With that newspaper article, other small businesses in the city wanted a female voice for some local radio commercials and phone system greetings. I only knew one girl in the city who I had met. I gave Stephanie a call and said, “I’ll be the engineer if you could be the female voice talent and we’ll split the money 50/50.” That’s how we ended up started working together. One thing led to another where we fell deeply in love, got married and still are. That was the genesis of how it began.
With that initial seed of work that we began to cultivate together, we put up a website that soon attracted other freelance voice actors, people who did celebrity impersonations, narration for audiobooks and documentaries, commercials, different languages and everything you can imagine. Concurrently, there would be clients who would discover this website in the earliest days and say, “I work at a video production company. I see the name of a voice that you have on there and I can hear them but how do I hire them?”
That was the a-ha moment where we realized, “Why don’t we get out of the production business ourselves?” We have several talents listed on this website. Let’s step back from the production business and reinvent ourselves as a marketplace where we connect that voice-buying client with the voice-selling talent. That’s what we’ve been doing for the better part of many years. We’re holding onto that simple idea of connecting buyer and seller of this one creative service, the power of the human voice.
You’ve grown significantly since then. Tell us a little bit about that growth and the entrepreneurial piece of all of this.
We did start as a husband-wife cofounding team. Like most growth stories that are long and slow for about a decade until several years ago, we were upwards of 100 full-time employees serving millions of community members and people on the marketplace from around the world. We were successful in raising some institutional capital from Morgan Stanley, a private equity group out of San Francisco.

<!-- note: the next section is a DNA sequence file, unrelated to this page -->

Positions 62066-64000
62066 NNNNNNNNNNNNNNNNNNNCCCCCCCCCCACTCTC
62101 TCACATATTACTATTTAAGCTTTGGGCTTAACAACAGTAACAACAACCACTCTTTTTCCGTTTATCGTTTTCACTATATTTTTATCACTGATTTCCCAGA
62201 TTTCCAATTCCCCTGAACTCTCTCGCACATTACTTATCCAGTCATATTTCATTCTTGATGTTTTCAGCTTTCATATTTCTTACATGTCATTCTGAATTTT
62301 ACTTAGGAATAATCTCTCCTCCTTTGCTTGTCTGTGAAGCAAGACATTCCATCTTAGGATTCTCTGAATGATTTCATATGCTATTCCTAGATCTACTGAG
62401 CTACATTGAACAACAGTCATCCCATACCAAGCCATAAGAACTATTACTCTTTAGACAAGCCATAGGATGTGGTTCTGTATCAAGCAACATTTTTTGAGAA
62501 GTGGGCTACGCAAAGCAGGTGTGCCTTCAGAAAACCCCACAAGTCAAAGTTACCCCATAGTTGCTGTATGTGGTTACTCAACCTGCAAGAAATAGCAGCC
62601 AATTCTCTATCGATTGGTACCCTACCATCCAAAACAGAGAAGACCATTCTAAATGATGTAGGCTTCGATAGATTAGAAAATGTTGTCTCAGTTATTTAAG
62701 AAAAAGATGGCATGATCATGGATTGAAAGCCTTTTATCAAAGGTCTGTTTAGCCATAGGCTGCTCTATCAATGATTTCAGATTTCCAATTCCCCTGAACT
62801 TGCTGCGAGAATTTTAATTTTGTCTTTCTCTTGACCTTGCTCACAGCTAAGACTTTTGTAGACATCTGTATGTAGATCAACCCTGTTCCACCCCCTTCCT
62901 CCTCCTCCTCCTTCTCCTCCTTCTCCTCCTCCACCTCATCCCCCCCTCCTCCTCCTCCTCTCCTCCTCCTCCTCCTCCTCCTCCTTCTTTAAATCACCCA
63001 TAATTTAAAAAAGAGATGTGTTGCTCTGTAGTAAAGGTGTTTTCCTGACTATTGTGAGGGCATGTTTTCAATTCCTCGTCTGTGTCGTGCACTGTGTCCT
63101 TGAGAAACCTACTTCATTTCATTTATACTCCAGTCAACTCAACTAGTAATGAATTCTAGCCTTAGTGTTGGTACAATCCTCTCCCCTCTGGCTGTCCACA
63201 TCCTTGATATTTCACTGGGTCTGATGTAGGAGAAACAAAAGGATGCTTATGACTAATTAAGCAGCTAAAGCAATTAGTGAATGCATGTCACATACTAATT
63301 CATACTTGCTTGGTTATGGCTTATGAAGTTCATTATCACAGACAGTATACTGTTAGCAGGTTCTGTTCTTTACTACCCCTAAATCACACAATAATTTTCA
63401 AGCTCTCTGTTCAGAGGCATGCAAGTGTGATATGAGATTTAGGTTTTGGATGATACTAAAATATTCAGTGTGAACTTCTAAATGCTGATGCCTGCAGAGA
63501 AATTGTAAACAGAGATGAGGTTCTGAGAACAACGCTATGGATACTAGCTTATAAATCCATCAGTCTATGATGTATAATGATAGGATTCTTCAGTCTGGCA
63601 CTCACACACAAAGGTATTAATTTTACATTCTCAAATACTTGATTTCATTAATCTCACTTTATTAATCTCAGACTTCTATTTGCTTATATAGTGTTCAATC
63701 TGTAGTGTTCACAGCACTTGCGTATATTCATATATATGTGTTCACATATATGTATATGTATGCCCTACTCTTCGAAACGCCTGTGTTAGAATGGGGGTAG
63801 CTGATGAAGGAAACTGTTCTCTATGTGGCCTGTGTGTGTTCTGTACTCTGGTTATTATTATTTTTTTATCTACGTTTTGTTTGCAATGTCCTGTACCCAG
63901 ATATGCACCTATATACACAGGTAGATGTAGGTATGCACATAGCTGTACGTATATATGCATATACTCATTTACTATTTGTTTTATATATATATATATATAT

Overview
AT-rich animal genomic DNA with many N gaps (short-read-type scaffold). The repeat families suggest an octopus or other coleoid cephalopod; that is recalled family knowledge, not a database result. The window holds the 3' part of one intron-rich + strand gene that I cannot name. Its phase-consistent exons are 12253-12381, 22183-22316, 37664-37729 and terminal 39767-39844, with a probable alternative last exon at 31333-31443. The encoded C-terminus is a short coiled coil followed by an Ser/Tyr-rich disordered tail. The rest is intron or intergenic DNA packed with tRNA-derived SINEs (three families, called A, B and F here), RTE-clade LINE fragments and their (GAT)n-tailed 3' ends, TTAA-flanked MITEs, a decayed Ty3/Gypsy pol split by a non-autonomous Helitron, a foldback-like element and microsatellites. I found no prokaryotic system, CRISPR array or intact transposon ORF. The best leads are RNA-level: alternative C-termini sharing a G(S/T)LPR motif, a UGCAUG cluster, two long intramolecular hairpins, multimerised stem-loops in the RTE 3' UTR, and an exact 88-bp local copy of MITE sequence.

Up to that point, we bootstrapped by selling a product and service, taking on some bank loans, paying them off and getting a bigger loan for working capital. We realized to push forward to that next chapter we needed to professionalize the business with stronger, more sophisticated investors who could help us grow and also help us complete our first acquisition of another company. We also established a board of directors, which we hadn’t had before and set up a leadership team, an executive team.
There were a lot of learnings through that experience where it wasn’t like cofounders running the whole thing. We recognized the importance of having a leadership team and learning to delegate all things that, for some founders, are tremendously difficult to do, I being no different. Hopefully, I’ve improved that aspect along the way but I still am actively involved in all aspects of the business.
David, your client base is all over the place. You don’t focus on an industry or anything like that. It’s a big, huge marketplace, correct?
There are two different customer groups. There is the voice talent of whom there are well over two million registered voice talents who range from those who are aspiring, who they’ve been told their whole life, “You’ve got a great voice. Maybe you’ve been in acting class or public speaking. You’ve got a knack for this but it’s more than just having the God-given gift of a great voice. You need the audio recording technology. You also need to know how to breathe life into that script to create a character.” We have one customer group being those talents.
On the other side would be those clients that are not of a particular industry, maybe if one stands out, the advertising industry. They create a lot of content for ad campaigns or perhaps a product launch as well too. There are 160 countries of clients from around the world. If there’s an advertising business or a broadcasting industry in a particular country, there’s probably a need for voiceovers. What we aim to provide is access to that talent, help those brands and organizations be able to tell their story, educate, simply inform or otherwise entertain their audience.